January 30, 2013

Your Trash = Treasure for the ACC Community

Local Thrift Stores Put Your Extra Stuff to Work

Photo Credit: Porter McLeod

Volunteer Sue Foley is one of the cashiers at St. mary's Hospice Thrift Store on Broad Street.

Pants that don’t fit. Kitchen gadgets still in their boxes. A lamp no one’s turned on in two years. Your ex’s dusty DVD collection. Many of our homes are cluttered with perfectly good belongings that we never use, and with the rise of fast fashion and one-click shopping, it’s far too easy to keep accumulating even more of them. We dump time and money into our extra stuff, filling our garages, renting storage units and taking a lot of trips to Target or The Container Store to purchase new organizational accessories just to help us manage our things. 

Fortunately, if you’re looking to simplify, several Athens stores will not only take unneeded stuff off your hands, but turn it to a good cause right here in town. Some will even pick up your donations from your house. In the past few years, Athenians’ donated goods have helped pay for job training programs for people struggling to re-enter the work force, medical supplies for hospice patients, and Habitat for Humanity homes, among many other things. They have provided school supplies, home furnishings and clothing to parents and children starting over after leaving abusive households. They have raised money to combat homelessness in the region.

Charity-affiliated thrift stores in Athens are able to accept items that may surprise some peoplesinks and toilets, stained clothes, broken computer equipment and prescription eyeglasses, to name just a few. Their services keep these goods out of the landfill and connect them with groups or individuals in the community who can use them. So, if you have trouble with your spring clean or your imminent post-graduation move, learning about all the local projects your “fat jeans,” extra winter jackets and old '80s party costumes could benefit might motivate you to cut some of your junk loose. You can also do some guilt-free shopping at these stores, knowing the money you spend will go to good causes; all are full of great finds.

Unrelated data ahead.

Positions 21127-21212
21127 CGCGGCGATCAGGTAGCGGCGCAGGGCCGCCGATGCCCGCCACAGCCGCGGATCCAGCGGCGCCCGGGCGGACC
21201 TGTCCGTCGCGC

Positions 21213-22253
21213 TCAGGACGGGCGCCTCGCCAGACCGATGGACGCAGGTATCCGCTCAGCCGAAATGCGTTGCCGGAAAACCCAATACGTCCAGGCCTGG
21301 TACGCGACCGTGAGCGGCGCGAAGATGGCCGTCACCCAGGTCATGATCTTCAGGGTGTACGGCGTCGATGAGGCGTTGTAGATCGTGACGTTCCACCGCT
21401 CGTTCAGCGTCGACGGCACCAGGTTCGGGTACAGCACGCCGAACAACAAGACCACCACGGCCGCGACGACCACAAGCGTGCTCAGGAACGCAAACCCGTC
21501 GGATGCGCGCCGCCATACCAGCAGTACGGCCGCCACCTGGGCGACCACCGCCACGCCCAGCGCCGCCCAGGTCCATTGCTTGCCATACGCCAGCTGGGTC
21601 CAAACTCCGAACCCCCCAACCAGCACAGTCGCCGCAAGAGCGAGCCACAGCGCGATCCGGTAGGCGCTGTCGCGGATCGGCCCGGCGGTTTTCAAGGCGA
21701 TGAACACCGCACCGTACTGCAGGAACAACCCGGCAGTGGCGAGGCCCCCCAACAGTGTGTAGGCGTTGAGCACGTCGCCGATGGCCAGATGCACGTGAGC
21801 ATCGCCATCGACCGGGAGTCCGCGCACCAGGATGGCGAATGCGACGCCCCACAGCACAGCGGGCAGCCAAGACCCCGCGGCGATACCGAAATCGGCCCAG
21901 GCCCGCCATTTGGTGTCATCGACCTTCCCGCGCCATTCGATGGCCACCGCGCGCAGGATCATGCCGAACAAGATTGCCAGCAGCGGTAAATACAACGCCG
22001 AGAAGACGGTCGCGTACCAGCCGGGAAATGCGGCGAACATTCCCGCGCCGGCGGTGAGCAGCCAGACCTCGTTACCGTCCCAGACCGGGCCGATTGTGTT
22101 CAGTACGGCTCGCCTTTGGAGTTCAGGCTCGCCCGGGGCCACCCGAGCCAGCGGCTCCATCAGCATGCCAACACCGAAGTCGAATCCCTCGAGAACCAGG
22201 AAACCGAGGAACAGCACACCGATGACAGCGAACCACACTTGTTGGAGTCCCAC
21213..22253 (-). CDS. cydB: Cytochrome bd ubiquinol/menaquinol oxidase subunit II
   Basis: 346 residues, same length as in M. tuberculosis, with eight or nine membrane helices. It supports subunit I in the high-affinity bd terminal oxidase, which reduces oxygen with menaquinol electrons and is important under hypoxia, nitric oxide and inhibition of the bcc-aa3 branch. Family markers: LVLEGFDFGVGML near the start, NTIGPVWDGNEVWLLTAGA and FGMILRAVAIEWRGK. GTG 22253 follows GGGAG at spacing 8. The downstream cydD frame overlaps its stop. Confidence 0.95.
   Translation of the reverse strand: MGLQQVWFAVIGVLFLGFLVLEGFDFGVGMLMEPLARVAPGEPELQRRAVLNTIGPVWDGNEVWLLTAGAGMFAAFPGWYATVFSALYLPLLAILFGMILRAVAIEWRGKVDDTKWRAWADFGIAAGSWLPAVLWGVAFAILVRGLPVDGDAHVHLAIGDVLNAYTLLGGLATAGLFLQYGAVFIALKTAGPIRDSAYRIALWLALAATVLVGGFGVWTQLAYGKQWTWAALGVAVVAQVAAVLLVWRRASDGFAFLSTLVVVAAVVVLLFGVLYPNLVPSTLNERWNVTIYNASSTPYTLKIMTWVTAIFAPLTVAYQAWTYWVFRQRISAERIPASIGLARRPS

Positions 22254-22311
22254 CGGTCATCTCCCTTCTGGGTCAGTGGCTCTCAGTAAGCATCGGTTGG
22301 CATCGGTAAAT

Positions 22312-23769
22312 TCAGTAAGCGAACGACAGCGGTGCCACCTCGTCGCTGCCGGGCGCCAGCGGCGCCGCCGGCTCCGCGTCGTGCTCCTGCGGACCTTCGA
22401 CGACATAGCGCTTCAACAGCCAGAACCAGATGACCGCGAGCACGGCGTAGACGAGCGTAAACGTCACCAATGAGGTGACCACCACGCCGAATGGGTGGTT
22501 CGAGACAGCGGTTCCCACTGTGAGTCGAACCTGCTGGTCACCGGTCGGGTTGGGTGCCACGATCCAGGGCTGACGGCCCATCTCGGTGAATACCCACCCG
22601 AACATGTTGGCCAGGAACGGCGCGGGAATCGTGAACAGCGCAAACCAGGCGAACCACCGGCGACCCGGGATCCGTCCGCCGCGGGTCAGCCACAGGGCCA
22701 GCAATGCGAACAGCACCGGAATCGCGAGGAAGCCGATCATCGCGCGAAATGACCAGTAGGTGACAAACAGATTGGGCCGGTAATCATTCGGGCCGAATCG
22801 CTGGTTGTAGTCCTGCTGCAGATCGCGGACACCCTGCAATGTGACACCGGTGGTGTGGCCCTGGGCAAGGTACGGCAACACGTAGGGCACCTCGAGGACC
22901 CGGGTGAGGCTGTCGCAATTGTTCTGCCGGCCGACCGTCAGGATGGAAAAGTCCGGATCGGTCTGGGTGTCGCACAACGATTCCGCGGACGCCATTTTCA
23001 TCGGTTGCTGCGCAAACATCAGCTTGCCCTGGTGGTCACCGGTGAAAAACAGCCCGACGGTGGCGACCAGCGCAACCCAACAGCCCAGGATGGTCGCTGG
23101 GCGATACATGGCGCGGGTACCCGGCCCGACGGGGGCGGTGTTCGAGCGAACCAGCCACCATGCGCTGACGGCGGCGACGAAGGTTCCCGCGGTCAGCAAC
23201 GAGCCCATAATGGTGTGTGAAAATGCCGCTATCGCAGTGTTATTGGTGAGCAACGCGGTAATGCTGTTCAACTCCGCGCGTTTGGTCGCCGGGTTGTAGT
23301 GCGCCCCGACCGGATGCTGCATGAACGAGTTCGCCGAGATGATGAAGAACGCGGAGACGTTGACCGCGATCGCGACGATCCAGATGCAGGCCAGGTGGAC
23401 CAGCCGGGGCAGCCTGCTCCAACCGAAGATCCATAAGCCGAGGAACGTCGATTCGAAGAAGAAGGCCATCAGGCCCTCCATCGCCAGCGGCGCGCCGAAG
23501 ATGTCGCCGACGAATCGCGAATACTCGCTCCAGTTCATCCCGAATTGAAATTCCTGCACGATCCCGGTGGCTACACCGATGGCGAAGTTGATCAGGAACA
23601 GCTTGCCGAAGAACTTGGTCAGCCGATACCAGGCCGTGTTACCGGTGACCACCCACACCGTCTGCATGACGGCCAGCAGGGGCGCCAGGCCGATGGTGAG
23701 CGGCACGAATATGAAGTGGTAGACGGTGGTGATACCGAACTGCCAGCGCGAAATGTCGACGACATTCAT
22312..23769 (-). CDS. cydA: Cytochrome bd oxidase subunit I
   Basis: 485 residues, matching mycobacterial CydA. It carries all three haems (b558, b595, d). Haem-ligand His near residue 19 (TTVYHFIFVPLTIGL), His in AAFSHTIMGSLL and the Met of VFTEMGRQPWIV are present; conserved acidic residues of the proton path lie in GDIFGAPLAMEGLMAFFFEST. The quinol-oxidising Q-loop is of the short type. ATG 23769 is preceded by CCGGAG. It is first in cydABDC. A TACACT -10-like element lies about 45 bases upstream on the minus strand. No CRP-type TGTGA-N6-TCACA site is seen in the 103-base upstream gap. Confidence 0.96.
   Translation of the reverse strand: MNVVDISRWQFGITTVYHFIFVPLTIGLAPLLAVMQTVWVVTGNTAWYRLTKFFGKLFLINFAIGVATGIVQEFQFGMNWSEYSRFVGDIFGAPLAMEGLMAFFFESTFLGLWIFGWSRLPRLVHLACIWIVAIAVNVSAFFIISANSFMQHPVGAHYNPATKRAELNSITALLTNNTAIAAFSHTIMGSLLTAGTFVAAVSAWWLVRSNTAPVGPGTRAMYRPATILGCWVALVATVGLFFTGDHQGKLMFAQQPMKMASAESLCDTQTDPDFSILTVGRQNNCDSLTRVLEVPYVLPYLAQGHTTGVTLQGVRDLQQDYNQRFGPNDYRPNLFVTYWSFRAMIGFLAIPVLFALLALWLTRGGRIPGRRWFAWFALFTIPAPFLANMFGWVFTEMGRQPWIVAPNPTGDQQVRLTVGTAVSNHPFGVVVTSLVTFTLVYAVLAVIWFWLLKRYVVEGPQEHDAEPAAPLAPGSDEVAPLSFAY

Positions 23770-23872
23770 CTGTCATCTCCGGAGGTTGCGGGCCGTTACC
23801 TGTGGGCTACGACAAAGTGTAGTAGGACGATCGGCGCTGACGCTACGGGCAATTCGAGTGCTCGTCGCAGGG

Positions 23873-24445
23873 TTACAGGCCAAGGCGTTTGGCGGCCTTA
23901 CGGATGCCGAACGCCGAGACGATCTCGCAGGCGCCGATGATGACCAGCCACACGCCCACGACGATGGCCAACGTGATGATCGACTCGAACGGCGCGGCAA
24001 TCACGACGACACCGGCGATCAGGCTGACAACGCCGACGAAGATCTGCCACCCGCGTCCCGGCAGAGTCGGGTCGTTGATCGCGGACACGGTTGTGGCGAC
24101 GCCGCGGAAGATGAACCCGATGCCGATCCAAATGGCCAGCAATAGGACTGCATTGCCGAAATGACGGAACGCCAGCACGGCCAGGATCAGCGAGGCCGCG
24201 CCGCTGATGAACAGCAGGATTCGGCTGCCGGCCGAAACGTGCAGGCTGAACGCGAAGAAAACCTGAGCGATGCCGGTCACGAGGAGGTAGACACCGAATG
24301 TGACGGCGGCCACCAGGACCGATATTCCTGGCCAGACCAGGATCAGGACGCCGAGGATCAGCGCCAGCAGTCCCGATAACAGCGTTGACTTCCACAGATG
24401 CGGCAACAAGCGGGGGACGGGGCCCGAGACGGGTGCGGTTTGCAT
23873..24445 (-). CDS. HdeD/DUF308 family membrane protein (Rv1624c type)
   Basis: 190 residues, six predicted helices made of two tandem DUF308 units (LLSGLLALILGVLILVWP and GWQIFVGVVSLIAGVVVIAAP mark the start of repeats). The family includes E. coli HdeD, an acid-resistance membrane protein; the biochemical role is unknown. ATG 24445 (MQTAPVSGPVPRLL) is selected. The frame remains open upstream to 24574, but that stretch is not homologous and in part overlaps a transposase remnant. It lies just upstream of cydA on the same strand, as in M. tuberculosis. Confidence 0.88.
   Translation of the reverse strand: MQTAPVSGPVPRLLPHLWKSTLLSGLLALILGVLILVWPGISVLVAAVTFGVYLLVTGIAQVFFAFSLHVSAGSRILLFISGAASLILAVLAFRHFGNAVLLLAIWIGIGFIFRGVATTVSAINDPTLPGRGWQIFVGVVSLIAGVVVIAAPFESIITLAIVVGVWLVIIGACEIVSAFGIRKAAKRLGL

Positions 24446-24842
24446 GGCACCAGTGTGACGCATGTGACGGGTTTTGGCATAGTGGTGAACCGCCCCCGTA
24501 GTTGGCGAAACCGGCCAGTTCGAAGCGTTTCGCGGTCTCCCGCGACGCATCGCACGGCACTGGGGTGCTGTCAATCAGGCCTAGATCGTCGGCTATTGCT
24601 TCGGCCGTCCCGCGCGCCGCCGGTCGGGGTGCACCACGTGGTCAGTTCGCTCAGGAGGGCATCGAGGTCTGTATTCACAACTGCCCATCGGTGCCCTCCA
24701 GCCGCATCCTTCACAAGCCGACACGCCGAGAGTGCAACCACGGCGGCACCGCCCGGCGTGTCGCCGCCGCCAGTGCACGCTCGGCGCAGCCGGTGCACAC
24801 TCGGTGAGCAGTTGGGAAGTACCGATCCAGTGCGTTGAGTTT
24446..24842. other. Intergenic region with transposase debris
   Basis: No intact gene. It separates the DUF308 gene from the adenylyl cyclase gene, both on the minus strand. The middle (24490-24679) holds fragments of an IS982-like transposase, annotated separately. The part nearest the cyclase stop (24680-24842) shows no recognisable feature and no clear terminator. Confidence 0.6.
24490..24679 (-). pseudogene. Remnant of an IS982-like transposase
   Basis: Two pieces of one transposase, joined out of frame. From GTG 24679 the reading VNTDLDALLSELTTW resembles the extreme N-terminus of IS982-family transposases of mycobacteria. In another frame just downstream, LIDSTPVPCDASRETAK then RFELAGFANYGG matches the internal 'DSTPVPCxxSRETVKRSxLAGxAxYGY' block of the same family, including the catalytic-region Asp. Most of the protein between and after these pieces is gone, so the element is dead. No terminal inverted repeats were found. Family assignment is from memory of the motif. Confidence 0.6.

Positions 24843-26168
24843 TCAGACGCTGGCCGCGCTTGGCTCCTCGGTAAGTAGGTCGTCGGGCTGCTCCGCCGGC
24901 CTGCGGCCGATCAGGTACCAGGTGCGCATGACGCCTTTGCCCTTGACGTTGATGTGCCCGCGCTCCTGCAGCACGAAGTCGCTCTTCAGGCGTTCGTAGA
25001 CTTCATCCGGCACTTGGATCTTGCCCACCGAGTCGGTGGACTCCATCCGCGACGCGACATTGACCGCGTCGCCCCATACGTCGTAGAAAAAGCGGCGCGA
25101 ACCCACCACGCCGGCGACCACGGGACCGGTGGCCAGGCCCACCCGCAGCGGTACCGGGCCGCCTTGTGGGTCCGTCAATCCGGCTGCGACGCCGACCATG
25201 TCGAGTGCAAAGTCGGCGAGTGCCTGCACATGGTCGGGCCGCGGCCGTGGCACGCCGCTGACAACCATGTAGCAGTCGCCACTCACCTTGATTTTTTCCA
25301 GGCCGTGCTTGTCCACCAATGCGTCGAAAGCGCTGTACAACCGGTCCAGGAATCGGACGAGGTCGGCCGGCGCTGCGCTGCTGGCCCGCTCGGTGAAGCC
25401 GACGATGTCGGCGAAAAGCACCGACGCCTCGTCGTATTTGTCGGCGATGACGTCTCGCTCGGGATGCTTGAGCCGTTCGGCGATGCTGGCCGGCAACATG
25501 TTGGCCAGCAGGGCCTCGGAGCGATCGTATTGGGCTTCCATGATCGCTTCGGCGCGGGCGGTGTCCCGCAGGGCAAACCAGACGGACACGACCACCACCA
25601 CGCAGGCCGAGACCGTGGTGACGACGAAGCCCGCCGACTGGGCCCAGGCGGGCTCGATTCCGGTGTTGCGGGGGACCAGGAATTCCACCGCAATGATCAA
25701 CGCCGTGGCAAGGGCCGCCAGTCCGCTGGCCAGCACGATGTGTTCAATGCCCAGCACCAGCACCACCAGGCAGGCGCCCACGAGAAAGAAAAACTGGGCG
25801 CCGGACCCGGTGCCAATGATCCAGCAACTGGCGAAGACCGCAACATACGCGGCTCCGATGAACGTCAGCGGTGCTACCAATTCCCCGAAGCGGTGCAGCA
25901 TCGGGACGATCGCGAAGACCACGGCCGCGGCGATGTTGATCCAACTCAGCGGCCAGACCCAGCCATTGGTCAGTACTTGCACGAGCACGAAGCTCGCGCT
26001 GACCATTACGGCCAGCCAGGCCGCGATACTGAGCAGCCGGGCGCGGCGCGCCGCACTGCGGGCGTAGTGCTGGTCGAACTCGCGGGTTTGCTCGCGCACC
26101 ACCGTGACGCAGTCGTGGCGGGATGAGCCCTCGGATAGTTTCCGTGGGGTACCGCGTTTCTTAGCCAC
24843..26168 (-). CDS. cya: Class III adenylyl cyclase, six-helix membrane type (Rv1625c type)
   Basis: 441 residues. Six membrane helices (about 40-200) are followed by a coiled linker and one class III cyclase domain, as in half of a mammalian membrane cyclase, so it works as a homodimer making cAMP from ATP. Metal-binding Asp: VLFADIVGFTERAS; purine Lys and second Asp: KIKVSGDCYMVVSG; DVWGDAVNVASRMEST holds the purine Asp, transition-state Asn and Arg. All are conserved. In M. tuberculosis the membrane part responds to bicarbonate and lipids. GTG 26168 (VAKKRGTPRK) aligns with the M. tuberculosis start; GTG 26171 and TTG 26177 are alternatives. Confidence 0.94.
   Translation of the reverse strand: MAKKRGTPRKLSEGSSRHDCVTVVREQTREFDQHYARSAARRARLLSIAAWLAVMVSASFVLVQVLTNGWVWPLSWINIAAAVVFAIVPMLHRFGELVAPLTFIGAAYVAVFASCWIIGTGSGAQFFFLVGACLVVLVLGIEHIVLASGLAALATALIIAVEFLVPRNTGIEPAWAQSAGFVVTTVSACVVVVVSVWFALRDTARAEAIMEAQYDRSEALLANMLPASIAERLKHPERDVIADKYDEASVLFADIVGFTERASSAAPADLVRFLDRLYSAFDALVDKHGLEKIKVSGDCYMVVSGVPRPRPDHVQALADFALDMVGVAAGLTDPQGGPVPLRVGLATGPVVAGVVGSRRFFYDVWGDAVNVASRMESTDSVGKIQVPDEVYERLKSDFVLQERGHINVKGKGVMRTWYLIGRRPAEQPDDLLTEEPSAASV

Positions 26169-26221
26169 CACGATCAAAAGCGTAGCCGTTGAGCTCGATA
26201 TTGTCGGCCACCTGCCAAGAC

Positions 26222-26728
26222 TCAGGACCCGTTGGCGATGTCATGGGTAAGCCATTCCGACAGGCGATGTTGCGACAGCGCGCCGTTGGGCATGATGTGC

For inspiration, here is a brief guide to the seven thrift stores in Athens with charitable missions:

Atlanta Mission Thrift Store & More

434 Prince Ave.* · 706-357-9240 ·

*Building scheduled for tear-down as part of Emmanuel Episcopal's expansion project; existing location will close in early March and reopen at 2471 Jefferson Rd., in the Homewood Village shopping center.

The Atlanta Mission (formerly Atlanta Union Mission) first became active in 1938 as a soup kitchen for homeless men during the Great Depression. Since then, it has expanded its work to include homeless shelters and transitional housing for men, women and children in Atlanta and Northeast Georgia, including The Potter’s House, a residential facility on a large farm near Athens, where men recovering from drug addiction receive therapy and vocational training. The organization’s Christian mission is reflected in the stores, which offer prayer request boxes and coordinate with local churches to help low-income parishioners. The group’s website reports that in 2010 the stores raised more than $500,000, which translates to “908,700 meals served, 332,700 nights of shelter and more than 150 individuals transitioning back into the work force and independent living.” 

You can schedule a donation pick-up through the website, which also offers a full list of items they can and cannot accept. Unlike many stores, the Atlanta Mission store is able to accept large appliances, even broken ones, as many can be repaired by their clients and resold. 

Emmanuel Thrift House

450 Prince Ave.* · 706-543-7047 ·

*Also affected by Emmanuel Episcopal's expansion project, the store will close by Mar. 31 and reopen at 540 Prince Ave. after renovations at the new location are complete.

One of Athens’ oldest thrift stores, Emmanuel Thrift House, an outreach program of Emmanuel Episcopal Church, sells high-quality clothing and shoes, housewares, linens, books and small furniture. The store is operated entirely by volunteers, and its proceeds are donated to a variety of organizations dedicated to helping poor or disadvantaged people, including grants in the past year to Athens Community Council on Aging’s Meals on Wheels program, Athens Nurses Clinic, the Oasis Católico Santa Rafaela tutoring program, Georgia Options dental and mental health programs, and the Episcopal school at Limonade, Haiti. Donations are accepted 9:30 a.m. to 12:30 p.m. Mondays and 10:30 a.m. to 2 p.m. Tuesdays. They do not accept  electronics.


10 Huntington Rd. · 706-433-1900 ·

4070 Lexington Rd. · 706-395-1553

As part of the Goodwill of North Georgia network, the large Goodwill store in Athens raises funds for job-training programs and services in the region. Both locations have a career center on site, where job seekers can use phones, computers and photocopiers, and attend recruitment fairs with area employers. The donated goods business helps support workshops and seminars on skills ranging from using Microsoft Word to dressing for success in the office and specific job training programs, including ones for custodial work, construction and hospitality. According to Elaine Armstrong, director of public relations for Goodwill of North Georgia, the career centers in the region served more than 30,000 people and helped more than 10,000 find jobs last year.